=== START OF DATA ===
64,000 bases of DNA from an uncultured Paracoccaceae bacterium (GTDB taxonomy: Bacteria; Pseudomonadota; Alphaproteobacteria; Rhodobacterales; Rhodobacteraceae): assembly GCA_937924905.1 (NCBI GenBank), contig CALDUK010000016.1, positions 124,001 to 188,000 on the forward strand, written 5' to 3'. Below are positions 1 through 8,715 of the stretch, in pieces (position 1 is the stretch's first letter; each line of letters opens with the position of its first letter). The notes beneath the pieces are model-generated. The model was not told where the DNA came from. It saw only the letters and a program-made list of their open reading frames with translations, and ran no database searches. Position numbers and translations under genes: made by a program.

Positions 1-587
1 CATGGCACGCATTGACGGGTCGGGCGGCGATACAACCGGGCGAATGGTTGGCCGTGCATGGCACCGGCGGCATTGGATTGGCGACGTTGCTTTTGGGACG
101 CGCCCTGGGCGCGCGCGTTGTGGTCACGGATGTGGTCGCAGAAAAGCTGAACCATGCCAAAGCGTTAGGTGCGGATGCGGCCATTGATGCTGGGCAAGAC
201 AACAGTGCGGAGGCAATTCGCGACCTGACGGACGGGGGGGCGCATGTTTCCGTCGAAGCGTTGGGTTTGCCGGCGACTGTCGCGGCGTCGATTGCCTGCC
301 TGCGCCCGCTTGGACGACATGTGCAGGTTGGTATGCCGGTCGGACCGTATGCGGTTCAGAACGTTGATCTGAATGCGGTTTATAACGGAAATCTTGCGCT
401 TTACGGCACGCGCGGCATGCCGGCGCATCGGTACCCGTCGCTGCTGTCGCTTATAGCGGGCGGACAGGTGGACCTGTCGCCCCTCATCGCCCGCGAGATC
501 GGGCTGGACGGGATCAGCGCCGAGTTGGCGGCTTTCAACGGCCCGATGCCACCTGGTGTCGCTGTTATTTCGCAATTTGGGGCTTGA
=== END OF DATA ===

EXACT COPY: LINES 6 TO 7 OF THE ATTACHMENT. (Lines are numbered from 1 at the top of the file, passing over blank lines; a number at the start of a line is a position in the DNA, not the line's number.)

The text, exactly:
301 TGCGCCCGCTTGGACGACATGTGCAGGTTGGTATGCCGGTCGGACCGTATGCGGTTCAGAACGTTGATCTGAATGCGGTTTATAACGGAAATCTTGCGCT
401 TTACGGCACGCGCGGCATGCCGGCGCATCGGTACCCGTCGCTGCTGTCGCTTATAGCGGGCGGACAGGTGGACCTGTCGCCCCTCATCGCCCGCGAGATC